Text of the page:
I Prefer the Memory to the Photograph

Our friend Marvin Rosen's ASCAP award-winning radio program Classical Discoveries is doubling the length this year of its annual "In Praise of Women" series to 25 hours. All together, during the course of the month, Rosen will present the works of more 100 women composers with about 80% of the air time devoted to works of the 20th and 21st centuries. Katherine Hoover will be his guest on Wednesday, March 15, beginning at 8:30 A.M.

The series begins on Wednesday morning, March 1st and can be heard every Wednesday morning from 6:00 to 11:00 (eastern standard time) thru the month of March. The program is broadcast on WPRB 103.3 FM in Princeton, NJ, and on line at each Wednesdays from 6:00 to 11:00 A.M. For more information you can email Marvin at

Don't miss Corey Dargel's polemic on art song at NewMusicBox.

The Golijovathon continues just down the page; Galen Brown has a great discussion going in the Composers Forum and Jeffrey Biegel discovers that practicing in different locations is a great aid to memorization.

Now Playing: Ben Johnston: String Quartets Nos. 2, 3, 4 & 9 (New World) Richard Friedman is writing a proper review for us but this is the first of my top ten new releases for the year and likely to remain so. I had never heard of Johnston before this disk but for those of us who like our microtonality and just intonation laced with a healthy dollop of neoclassicism, this is the winning recipe. Call it user-friendly Harry Partch.
Two and a Half Cheers for Golijov

David Salvage's less than totally reverential review of Osvaldo Golijov's La Pasi�n seg�n San Marcos has touched off a terrific discussion in the comments thread just below it. Some of it is the usual I-didn't-see-it-but-I-told-you-he-wasn't-all-that-great stuff but there are some extremely valuable insights into the work itself and the nature of Golijov's contribution to new music. Whatever it is that Golijov does--maybe, auteur would be a good word to describe his role--it is clearly exciting and crowd-pleasing and blazes one particular trail toward a wider acceptance of new, formal music. That cannot possibly be anything but positive. see Steve Smith's positive review.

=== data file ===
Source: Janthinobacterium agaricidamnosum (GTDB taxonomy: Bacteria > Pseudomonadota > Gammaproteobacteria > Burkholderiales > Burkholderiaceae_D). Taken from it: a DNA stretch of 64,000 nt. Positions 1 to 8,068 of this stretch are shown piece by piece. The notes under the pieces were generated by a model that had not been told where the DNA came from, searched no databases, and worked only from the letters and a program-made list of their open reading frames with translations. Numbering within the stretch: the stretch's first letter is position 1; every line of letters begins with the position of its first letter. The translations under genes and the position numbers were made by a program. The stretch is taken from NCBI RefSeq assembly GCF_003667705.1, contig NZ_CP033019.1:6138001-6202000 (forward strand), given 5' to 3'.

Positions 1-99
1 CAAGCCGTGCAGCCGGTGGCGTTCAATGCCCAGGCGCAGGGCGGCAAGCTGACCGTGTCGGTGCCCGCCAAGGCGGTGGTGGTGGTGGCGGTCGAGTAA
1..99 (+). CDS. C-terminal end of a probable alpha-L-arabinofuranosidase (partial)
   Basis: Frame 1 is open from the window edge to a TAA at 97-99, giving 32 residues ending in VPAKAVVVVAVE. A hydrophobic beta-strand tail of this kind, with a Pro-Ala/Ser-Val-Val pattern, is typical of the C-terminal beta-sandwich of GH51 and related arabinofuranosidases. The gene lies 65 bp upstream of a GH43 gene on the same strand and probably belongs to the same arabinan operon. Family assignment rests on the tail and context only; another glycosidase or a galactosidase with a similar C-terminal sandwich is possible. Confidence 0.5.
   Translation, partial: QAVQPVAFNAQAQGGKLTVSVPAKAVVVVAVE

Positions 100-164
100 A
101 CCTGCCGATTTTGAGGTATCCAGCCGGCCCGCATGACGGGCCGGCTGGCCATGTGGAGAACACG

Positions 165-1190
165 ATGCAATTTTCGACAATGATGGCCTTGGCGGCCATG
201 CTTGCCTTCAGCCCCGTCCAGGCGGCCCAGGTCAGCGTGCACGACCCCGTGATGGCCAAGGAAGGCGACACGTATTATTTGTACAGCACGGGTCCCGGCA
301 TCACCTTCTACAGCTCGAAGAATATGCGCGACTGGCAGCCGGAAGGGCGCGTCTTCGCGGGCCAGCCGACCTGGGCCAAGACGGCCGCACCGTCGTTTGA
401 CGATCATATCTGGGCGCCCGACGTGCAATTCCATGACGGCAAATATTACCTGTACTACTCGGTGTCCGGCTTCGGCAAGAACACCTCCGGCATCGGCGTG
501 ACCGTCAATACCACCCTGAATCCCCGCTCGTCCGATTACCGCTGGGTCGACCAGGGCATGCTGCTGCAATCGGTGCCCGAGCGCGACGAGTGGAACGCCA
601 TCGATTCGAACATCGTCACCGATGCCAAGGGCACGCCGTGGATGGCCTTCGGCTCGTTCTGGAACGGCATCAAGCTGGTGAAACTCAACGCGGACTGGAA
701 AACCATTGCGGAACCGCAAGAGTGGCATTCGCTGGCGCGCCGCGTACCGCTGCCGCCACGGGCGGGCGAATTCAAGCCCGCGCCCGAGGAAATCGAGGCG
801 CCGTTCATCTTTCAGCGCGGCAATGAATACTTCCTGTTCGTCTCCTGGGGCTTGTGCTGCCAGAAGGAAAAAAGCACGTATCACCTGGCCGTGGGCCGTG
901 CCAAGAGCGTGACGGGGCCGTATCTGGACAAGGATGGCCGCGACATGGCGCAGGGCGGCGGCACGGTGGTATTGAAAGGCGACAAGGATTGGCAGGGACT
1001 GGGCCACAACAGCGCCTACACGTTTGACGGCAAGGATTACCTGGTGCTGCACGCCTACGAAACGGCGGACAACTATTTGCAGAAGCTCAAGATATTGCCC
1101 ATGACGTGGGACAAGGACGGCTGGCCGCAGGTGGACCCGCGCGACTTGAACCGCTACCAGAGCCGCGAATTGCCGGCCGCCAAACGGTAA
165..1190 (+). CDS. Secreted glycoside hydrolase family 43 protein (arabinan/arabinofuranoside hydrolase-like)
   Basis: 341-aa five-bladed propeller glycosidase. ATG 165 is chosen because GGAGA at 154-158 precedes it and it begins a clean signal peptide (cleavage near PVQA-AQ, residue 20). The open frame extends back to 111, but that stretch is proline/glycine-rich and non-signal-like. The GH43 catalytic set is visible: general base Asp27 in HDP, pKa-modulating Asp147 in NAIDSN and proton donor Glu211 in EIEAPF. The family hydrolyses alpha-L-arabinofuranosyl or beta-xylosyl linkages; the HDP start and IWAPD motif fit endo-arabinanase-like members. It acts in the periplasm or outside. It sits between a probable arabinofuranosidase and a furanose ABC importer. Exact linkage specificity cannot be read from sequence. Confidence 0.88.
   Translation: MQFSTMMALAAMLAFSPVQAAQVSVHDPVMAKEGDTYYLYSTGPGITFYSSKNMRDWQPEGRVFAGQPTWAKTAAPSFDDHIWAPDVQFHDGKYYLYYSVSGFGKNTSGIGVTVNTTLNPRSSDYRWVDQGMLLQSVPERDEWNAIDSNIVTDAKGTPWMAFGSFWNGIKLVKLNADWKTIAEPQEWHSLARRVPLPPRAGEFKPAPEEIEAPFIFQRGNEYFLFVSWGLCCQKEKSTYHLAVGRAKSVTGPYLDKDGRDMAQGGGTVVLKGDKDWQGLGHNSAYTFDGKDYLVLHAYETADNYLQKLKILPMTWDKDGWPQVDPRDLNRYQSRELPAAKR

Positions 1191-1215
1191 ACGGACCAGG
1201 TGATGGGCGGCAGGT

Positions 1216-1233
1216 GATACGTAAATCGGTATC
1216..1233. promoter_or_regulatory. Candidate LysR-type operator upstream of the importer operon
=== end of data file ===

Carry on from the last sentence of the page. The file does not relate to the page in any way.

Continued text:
By the way, Golijov took a beating with a different program in London recently. Tim Rutherford-Johnson links to several disasterous reviews in the big papers.

In the blogs today, Tom Myron's debt to painter Will Barnet is explained...Anthony Cornicello is in Minneapolis for the Spark Festival...Jack Reilly writes about the underrated Hall Overton...and Blackdogred takes on the Arctic Monkeys. My favorite pop albums right now are Richard Julian's Slow New York and Teddy Thompson's(son of Richard and Linda) Separate Ways.
La Pasi�n seg�n San Marcos at Lincoln Center

Among my acquaintances Osvaldo Golijov is a controversial figure. His fans hail him as an apostle of multi-culturalism � a composer who listens to sounds made around the world, and who delivers them to us in stirring, powerful music. His critics consider him little more than a plantation owner with the clout and resources to import musical �slaves� from other countries to do his work for him. Last Monday night�s performance of La Pasi�n seg�n San Marcos (The Passion According to St. Mark) was my first prolonged encounter with Golijov�s music. I�m happy to report that, as far as I�m concerned, both sides of the Golijov controversy are wrong.

Based on this piece, it�s hard for me to acknowledge Golijov as being a great composer. The work is simply too much of a patchwork, and the notated orchestral passages often sit uncomfortably with the improvisatory passages for the Venezuelan musicians. And, despite his ability to create effervescent textures, Golijov�s ostinati almost invariably overstay their welcome: in numerous places the music grows tedious.

But the overall architecture of the composition is satisfying. Golijov�s tried-and-true fast-slow-fast organization does the job. The Pasi�n�s slow central passages and interjections of austere material go a long way toward keeping the more exuberant passages alive. There may be dead spots, but the music never dies.